Money Moves to Make in Your 40âs:
Revisit Your College Savings Goal
As your kids get older and prepare to enter their own journey into adulthood, paying for college is likely a major goal on your list. Consider opening a 529 plan (if you havenât already) to save for their education. 529 plans offer tax advantages when it comes to saving for college. There are lots of online resources that can help you understand and pick the right plan for you. Visit https://www.savingforcollege.com. This is also a great time to make sure you’re talking to your kids about money. Give them the benefit of a financial education that you may not have had.
Get Aggressive with Retirement Planning
Your 40âs likely mark peak earning years. Youâll want to take advantage of your higher earnings to maximize your retirement savings especially if you werenât able to save as much in your 20âs and 30âs. Revisit your retirement plan to crunch the numbers so you’ll be clear on what you need to save to reach your goal.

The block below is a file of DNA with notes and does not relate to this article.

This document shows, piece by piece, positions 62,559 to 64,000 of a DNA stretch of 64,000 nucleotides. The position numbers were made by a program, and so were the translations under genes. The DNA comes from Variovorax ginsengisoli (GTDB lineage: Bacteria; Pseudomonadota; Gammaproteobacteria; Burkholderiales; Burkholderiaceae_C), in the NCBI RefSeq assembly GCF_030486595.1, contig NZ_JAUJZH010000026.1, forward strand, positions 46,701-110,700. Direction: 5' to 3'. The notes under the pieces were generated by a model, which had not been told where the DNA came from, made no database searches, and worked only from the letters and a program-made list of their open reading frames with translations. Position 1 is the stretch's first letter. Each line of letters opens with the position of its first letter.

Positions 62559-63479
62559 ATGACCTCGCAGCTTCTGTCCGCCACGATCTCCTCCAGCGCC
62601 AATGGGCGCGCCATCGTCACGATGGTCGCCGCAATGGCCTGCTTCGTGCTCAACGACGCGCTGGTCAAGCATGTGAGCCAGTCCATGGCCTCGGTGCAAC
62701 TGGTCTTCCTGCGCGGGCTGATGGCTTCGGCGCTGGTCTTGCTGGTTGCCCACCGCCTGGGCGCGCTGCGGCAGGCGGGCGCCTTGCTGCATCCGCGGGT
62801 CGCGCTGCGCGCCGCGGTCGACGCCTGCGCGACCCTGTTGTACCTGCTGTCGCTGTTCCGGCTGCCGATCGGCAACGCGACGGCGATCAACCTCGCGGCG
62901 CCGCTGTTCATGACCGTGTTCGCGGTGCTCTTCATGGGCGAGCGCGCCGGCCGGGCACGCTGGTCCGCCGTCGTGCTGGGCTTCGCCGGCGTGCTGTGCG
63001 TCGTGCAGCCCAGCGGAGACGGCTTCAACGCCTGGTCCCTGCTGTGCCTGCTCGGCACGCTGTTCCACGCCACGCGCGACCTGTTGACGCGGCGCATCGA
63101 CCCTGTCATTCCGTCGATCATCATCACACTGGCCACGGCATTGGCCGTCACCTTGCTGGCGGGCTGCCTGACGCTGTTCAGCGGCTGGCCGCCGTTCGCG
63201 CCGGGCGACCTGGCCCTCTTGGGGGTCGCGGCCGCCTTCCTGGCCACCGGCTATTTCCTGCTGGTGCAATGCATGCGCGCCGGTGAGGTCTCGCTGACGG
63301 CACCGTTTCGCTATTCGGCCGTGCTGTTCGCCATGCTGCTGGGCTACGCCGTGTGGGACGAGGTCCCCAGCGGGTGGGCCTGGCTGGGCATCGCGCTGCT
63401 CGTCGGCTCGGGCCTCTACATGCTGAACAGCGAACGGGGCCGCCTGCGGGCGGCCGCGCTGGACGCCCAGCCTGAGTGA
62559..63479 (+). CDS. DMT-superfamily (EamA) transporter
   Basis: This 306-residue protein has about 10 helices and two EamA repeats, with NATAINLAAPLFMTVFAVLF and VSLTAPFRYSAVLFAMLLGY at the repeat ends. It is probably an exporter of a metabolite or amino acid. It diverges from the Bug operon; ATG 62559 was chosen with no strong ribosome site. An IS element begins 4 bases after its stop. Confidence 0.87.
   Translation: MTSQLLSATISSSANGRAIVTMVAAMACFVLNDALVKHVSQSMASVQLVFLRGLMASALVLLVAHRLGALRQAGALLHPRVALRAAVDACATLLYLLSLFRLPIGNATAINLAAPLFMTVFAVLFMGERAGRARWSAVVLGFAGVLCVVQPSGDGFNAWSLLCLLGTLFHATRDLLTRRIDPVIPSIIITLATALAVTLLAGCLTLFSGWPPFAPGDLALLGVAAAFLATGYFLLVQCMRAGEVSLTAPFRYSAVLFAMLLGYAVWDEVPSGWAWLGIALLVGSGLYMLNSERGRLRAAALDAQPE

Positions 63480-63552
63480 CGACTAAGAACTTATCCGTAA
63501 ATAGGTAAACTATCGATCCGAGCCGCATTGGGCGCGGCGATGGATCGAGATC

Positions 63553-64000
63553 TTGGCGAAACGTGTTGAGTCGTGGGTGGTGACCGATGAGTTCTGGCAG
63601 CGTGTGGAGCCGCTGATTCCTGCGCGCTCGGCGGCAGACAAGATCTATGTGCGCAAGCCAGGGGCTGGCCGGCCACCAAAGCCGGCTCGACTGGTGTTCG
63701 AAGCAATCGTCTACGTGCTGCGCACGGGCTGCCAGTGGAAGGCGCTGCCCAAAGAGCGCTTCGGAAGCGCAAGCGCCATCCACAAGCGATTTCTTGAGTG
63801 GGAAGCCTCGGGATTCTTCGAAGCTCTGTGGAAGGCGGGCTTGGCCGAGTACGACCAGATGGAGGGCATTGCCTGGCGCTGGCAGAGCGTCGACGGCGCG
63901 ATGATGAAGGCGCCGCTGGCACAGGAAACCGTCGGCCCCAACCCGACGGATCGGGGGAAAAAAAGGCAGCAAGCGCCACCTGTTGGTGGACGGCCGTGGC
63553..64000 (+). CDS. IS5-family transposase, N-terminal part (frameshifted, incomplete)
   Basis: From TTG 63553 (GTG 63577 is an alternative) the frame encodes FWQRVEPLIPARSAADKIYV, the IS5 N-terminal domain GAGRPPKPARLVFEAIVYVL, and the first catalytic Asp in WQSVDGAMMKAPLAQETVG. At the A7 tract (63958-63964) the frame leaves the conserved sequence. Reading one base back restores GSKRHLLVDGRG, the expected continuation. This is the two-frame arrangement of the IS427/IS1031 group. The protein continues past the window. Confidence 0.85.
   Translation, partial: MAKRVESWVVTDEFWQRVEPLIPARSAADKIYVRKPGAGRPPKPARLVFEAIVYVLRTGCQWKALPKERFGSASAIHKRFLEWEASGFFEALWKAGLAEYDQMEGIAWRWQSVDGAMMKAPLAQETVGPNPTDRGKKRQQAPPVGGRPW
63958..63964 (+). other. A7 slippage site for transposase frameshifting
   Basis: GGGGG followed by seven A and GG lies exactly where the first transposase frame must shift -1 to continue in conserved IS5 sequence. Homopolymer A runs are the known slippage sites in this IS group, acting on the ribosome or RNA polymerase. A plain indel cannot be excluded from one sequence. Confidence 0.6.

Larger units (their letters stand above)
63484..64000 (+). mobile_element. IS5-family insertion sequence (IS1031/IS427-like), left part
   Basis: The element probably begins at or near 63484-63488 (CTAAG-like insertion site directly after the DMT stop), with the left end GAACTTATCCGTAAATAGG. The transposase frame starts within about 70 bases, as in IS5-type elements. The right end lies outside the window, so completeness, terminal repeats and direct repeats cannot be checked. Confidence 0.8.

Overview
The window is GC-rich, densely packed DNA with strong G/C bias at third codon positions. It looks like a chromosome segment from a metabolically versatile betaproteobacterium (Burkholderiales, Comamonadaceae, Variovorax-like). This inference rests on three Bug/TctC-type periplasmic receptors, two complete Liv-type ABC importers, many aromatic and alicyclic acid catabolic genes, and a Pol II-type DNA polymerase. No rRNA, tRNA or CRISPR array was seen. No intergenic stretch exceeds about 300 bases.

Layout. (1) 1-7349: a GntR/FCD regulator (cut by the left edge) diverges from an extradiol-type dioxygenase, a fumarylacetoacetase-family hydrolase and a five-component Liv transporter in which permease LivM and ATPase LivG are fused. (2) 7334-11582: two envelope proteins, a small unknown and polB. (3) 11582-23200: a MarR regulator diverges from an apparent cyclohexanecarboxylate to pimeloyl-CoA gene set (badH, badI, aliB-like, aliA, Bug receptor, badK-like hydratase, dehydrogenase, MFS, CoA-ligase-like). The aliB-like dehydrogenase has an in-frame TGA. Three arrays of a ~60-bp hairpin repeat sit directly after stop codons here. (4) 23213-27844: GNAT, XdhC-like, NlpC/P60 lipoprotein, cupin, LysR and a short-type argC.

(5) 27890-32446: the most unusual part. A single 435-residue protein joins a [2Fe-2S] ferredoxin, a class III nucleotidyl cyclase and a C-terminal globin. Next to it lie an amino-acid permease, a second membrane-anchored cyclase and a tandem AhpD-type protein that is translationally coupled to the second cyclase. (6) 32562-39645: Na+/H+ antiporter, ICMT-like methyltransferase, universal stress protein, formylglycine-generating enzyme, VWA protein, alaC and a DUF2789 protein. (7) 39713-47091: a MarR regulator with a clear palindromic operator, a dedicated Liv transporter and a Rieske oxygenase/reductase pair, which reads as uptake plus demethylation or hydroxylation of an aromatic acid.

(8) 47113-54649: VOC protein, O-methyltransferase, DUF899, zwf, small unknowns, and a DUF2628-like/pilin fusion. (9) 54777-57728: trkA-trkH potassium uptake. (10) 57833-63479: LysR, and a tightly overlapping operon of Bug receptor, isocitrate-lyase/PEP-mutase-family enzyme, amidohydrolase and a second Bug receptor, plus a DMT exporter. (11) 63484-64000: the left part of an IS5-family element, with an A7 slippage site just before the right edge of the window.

Build More Wealth
Youâve arrived at mid-life probably feeling younger than you are and wondering how the heck that big 4-0 got on your birthday cake. We typically associate being 20 with being free, but I think weâve got it wrong. There is something incredibly freeing about the wisdom and self-assurance that comes with getting older. Youâve proved yourself. People see you as an adult. Your kids are getting older and your finances are more settled. Nowâs the time to kick it up to the next level. Look for ways to build additional wealth. This may mean tapping into your entrepreneurial side to launch the business youâve dreamed of or buying real estate to increase passive income. Nowâs also a great time to find a trusted financial advisor who can help guide your next steps and help you plan the best ways to build your wealth.
Revisit Your Insurance Coverage